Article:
Let’s look at some of the detail. House prices in the US (in real terms) had remained basically unchanged since the end of World War 2 until the dramatic rise which started in 1995.  By 2002 average prices had risen by 30 per cent, and then accelerated even faster – over the 4 years ending in 2006, prices rose by a further 32 per cent. In many regions of the US, especially along the coasts, the rate of increase was much faster

There was a corresponding boom in the house construction industry. Output of houses rose by 50 per cent to a peak of 2.1 million in 2005 as the bubble in prices built up. But in 2005 the market was clearly over-supplied, and the number of housing starts went into decline. House construction is a quite large sector of the industrial economy and, as Mian and Sufi explain:

The collapse in residential investment was already in full swing two years before Lehman imploded. Residential investment (i.e. construction and maintenance of houses) fell by 17 per cent (on annualised basis) in Q2 of 2006. From then until the Q2 of 2009 residential investment declined by at least 12 per cent in every quarter, and reaching negative 30 per cent in Q4 of 2007 and Q1 of 2008. The decline in residential investment alone knocked off 1.1 to 1.4 per cent of GDP growth in the last three quarters of 2006 (p.32).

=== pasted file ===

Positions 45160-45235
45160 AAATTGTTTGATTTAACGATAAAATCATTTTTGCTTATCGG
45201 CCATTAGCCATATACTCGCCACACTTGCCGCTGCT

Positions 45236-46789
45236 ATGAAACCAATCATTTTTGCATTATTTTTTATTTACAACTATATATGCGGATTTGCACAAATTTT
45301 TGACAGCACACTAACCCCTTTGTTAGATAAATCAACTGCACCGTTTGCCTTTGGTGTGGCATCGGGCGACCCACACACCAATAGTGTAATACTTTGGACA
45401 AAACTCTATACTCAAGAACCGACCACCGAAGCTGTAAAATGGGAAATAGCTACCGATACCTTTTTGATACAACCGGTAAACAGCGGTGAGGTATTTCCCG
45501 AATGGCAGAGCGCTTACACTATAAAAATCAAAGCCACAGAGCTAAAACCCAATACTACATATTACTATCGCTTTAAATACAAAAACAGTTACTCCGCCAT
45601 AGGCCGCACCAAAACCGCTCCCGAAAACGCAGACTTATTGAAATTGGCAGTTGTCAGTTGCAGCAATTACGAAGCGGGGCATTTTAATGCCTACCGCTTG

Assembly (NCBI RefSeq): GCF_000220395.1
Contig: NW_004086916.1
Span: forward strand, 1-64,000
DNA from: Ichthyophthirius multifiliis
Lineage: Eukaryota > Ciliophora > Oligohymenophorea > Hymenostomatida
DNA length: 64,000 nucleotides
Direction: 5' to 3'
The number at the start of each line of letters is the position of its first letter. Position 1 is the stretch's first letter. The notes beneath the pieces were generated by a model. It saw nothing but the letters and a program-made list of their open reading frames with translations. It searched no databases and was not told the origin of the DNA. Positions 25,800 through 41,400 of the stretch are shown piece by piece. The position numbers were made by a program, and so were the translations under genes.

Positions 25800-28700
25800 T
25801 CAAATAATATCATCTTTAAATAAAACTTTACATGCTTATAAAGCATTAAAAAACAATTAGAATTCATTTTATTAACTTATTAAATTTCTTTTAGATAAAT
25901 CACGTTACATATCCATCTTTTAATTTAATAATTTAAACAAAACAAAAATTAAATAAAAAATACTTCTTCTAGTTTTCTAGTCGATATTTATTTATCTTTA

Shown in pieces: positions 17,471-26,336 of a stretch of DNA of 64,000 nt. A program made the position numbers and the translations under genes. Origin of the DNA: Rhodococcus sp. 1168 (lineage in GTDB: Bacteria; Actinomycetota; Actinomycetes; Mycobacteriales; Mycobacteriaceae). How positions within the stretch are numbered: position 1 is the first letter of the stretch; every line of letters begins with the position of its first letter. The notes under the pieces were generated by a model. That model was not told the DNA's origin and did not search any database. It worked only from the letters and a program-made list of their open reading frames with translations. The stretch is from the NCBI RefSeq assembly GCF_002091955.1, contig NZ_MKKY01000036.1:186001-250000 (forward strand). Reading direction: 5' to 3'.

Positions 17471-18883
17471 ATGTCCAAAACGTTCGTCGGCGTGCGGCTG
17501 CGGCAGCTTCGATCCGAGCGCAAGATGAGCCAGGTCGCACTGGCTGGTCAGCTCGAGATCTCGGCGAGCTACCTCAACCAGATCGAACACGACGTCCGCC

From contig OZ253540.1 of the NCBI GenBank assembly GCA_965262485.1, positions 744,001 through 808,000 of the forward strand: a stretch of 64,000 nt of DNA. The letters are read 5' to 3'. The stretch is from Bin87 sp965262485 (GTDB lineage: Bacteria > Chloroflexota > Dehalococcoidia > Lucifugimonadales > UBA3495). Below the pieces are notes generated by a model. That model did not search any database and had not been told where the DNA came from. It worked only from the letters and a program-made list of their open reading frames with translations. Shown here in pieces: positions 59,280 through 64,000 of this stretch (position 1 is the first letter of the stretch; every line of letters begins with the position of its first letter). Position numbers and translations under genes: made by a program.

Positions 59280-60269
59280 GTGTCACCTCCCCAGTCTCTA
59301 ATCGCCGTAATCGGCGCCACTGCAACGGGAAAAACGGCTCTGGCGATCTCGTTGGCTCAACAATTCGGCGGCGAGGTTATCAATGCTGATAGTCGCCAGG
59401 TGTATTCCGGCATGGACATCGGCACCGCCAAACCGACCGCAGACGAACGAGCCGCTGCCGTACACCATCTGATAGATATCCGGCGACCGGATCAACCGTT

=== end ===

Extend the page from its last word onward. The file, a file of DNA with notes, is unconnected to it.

Obviously the profits of companies in this branch of the economy must have been hit. But as I showed in my last post other sectors more than compensated and, for non-financial companies, the average national rate of profit did not fall in a sustained way until mid-2007. (See Figure 2 in my last post More important, the evidence is conclusive that total investment did not decline in the non-financial sector until towards the end of 2008.  Thus average industrial investment levels in this crisis responded to a fall in growth, and were not its cause.. As the Economic Report of the President (2009) explained:

Real consumer spending stagnated in the first half of 2008 and then fell sharply in the third quarter in what was the largest quarterly decline since 1980. This was a major deceleration after the 2.8 per cent average annual rate of increase  during the 2001-07 expansion (p.33).

Apart from house construction, the other major sector to be hit was auto. As would be expected in a contraction of consumer debt, car purchase (so heavily dependent on instalment credit) was severely affected. ‘During the first three quarters of 2008 motor vehicle purchases fell to 12.9 million units at an annual rate, having fluctuated around 16-7 million annual pace during the expansion’. (ERP 2009 p.33).